ISSN (Print) - 0012-9976 | ISSN (Online) - 2349-8846

A+| A| A-

Comprehending Digital Democracy

.

Arguably, the digital format of democracy does suggest a qualitative shift in the forms of protest and dissonance that were hitherto mediated by the text and content written on a physical object such as paper or wood or leaves. Needless to mention that the written texts, used particularly to encourage and perpetuate social dominance and the oppression of the suppressed section both in the West and in India, were consigned by the victims of such texts to fire. The “rebellious” texts written by the victims of social oppression and cultural domination were, conversely, destroyed by the counter-reformists in the West and counter-revolutionaries in India. Paper as a physical object, thus, did provide the background condition for the protagonist of social change to protest against or drive home the point that a particular text was considered as an assault on human freedom.

Destroying written documents, banishing and branding “rebellious” texts that were written both as resistance and transcendence or, conversely, the texts that preached domination—both these forms of protests are no longer required or feasible in the digital mode of expression that is arguably intellectively or discursively more democratic. It is democratic as it makes the resources of expression such as blogs easily available to people across the table. However, such access does require intellectual preparation or discursive homework for writing more sensible content for it to be processed through different digital platforms. Since the differentially textualised content gets rendered in digital forms such as blogs or on social media like Facebook or WhatsApp, the very process of digitisation makes the content fire-free. It is almost impossible to consign them to real fire.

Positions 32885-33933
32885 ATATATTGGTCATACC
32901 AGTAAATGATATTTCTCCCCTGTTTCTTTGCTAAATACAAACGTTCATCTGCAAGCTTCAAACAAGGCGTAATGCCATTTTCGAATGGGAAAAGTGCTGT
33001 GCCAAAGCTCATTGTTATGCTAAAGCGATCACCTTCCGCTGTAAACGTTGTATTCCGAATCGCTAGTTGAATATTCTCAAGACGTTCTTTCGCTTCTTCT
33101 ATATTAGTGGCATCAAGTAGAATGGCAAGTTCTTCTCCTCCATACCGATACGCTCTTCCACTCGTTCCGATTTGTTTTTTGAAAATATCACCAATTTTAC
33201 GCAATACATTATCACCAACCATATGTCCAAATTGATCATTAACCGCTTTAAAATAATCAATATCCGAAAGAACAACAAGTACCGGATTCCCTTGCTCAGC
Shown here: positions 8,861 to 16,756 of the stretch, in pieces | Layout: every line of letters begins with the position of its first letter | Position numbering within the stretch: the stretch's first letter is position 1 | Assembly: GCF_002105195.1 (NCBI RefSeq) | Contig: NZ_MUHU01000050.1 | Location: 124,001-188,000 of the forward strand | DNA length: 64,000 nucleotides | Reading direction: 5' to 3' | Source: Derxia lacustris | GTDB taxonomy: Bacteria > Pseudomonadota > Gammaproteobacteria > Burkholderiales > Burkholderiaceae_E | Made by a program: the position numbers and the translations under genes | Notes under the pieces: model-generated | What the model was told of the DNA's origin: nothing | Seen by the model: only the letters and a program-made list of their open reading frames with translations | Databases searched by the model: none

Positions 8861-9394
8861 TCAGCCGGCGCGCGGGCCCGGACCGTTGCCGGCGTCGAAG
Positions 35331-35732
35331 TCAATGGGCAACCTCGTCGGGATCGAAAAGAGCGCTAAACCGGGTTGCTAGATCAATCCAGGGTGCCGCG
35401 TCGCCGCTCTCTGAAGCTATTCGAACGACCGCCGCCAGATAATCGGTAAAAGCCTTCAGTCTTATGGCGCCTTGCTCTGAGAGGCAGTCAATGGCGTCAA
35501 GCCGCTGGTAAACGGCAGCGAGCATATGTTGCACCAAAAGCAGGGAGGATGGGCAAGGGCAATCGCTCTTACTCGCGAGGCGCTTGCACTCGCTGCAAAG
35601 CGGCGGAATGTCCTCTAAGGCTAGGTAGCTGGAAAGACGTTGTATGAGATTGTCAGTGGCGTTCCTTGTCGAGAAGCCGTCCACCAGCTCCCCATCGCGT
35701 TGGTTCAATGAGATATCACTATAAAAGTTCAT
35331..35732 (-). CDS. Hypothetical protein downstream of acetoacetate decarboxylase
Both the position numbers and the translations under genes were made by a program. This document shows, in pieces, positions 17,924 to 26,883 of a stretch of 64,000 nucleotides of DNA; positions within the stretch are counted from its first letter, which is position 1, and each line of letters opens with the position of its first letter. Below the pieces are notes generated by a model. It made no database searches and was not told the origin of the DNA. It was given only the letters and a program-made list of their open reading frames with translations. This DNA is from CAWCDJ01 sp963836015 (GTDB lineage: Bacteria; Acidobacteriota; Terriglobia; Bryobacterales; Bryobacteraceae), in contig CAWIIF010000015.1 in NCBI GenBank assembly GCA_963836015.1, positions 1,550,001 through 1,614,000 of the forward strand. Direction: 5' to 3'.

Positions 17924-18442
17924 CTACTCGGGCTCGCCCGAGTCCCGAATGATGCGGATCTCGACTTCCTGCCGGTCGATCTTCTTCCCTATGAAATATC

Dear Reader,

To continue reading, become a subscriber.

Explore our attractive subscription offers.

Click here

Updated On : 21st May, 2022
Back to Top